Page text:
MEPS 187:203-211 (1999)  -  doi:10.3354/meps187203

Predation by fish on intertidal oysters

M. J. Anderson*, S. D. Connell

Centre for Research on Ecological Impacts of Coastal Cities, Marine Ecology Laboratories, A11, University of Sydney, New South Wales 2006, Australia

ABSTRACT: Experiments in many parts of the world have indicated that sessile intertidal organisms are affected by fish predation. Farming of oysters Saccostrea commercialis (Iredale & Roughley) and Crassostrea gigas (Thunberg) in New South Wales, Australia, depends on their natural recruitment and growth on intertidal structures in estuaries. We investigated the effects of predation by fish on numbers of oysters recruiting to experimental panels of 3 different sizes. We tested effects of excluding fish of different sizes using different sizes of mesh (12.5 and 50 mm). Numbers of oysters were significantly reduced on panels open to predatory fish. Numbers of oysters per unit area and subsequent predation on them did not vary, however, across 3 different sizes of panels, indicating that predation was not dependent on patch size. Mortality on panels open to predation averaged 40.0% (±4.3% SE). Fish also significantly altered the distribution of sizes of oysters. The effect of predation was almost entirely attributable to toadfish Tetractenos spp. Previous knowledge of the life history of oysters and succession in these intertidal assemblages suggests that effects of predation may not, however, have important long-term consequences on natural populations.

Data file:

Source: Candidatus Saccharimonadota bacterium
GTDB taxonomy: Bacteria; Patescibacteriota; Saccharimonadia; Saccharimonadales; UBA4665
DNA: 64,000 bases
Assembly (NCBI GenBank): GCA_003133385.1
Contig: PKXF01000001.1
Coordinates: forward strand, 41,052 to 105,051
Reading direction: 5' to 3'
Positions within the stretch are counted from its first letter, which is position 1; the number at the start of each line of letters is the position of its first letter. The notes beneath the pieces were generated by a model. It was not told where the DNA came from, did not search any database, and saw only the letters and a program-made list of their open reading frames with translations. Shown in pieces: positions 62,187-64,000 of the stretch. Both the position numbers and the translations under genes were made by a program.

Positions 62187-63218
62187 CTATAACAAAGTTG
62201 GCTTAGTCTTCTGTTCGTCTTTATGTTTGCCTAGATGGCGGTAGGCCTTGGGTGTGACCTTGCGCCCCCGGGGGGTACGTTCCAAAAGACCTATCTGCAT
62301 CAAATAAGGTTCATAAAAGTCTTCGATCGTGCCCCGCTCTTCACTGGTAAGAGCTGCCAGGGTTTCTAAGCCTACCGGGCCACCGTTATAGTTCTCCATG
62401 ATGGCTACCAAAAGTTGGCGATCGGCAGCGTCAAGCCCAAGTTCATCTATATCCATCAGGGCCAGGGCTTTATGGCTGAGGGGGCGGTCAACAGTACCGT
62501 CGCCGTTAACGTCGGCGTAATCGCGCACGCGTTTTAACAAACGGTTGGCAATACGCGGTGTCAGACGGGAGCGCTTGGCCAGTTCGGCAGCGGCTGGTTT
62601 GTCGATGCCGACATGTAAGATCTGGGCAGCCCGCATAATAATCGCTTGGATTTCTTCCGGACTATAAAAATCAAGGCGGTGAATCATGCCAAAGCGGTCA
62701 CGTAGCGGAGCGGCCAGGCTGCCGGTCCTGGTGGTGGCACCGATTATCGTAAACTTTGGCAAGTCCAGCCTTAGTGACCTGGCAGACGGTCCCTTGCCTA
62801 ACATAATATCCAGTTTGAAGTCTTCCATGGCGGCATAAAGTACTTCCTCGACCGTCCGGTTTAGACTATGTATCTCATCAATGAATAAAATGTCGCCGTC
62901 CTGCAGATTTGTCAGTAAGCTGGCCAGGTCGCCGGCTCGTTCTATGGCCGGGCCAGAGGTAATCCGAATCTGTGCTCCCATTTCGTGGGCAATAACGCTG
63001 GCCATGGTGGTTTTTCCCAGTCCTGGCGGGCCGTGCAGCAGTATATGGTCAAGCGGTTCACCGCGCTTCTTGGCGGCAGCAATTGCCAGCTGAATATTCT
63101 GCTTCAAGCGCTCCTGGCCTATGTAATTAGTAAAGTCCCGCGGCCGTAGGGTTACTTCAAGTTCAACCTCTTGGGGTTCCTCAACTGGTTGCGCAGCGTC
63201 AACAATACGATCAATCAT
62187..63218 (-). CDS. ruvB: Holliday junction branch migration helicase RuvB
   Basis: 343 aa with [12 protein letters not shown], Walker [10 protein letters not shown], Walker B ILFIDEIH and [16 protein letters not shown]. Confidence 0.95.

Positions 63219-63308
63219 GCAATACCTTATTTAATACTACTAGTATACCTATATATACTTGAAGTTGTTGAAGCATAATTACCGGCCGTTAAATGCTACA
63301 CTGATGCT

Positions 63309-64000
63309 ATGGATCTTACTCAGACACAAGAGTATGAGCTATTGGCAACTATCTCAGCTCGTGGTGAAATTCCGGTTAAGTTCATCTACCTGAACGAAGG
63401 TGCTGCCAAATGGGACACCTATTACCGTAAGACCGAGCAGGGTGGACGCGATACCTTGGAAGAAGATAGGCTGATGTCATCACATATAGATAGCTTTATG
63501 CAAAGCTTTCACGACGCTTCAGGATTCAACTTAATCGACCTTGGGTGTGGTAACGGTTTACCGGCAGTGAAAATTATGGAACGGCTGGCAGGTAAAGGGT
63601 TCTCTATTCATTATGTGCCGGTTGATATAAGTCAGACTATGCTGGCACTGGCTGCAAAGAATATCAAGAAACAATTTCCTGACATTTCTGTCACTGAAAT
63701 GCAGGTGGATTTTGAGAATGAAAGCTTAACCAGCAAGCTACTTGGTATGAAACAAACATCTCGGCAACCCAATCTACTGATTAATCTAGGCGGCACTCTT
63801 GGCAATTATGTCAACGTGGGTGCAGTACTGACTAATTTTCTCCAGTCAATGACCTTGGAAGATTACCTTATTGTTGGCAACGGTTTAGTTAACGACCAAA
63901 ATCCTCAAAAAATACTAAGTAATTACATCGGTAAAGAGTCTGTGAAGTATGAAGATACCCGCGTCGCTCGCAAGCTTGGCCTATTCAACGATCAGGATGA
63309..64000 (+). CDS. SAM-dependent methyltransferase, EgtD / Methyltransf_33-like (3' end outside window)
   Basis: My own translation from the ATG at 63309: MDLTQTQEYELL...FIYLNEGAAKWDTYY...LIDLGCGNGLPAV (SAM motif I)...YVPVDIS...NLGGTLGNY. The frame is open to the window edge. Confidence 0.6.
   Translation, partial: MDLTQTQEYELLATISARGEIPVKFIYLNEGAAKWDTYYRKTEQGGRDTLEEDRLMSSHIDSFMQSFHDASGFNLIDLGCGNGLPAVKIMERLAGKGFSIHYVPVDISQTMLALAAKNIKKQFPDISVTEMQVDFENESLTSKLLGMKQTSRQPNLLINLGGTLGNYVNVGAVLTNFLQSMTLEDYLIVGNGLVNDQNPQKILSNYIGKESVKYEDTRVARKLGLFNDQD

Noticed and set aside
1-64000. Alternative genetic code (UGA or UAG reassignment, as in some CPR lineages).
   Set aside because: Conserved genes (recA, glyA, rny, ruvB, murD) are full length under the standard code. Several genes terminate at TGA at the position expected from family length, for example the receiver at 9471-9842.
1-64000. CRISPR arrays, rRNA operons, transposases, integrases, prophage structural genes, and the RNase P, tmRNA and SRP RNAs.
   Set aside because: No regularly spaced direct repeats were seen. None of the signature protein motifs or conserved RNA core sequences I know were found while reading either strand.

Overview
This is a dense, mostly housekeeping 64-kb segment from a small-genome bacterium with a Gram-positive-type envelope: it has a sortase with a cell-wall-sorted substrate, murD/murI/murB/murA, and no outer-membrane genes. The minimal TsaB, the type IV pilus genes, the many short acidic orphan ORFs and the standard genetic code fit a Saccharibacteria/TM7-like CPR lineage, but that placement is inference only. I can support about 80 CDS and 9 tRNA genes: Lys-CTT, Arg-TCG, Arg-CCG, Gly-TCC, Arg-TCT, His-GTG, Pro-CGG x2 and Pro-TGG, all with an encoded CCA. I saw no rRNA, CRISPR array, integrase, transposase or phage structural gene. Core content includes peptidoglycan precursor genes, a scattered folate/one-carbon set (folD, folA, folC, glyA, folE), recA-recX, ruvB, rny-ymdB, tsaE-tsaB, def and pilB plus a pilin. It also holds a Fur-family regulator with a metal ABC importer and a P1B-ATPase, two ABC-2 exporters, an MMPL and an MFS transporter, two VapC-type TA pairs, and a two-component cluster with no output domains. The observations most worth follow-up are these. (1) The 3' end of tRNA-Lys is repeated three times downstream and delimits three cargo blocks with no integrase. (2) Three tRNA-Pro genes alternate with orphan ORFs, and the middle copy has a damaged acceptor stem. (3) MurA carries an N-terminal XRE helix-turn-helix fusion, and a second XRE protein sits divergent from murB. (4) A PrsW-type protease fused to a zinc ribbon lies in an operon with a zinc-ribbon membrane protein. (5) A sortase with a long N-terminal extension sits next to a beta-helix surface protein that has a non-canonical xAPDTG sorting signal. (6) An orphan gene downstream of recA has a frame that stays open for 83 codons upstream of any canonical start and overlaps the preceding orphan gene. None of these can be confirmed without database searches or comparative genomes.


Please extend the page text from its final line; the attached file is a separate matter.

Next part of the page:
KEY WORDS: Oysters · Fish · Size-specific predation · Experimental cages · Recruitment · Post-settlement mortality


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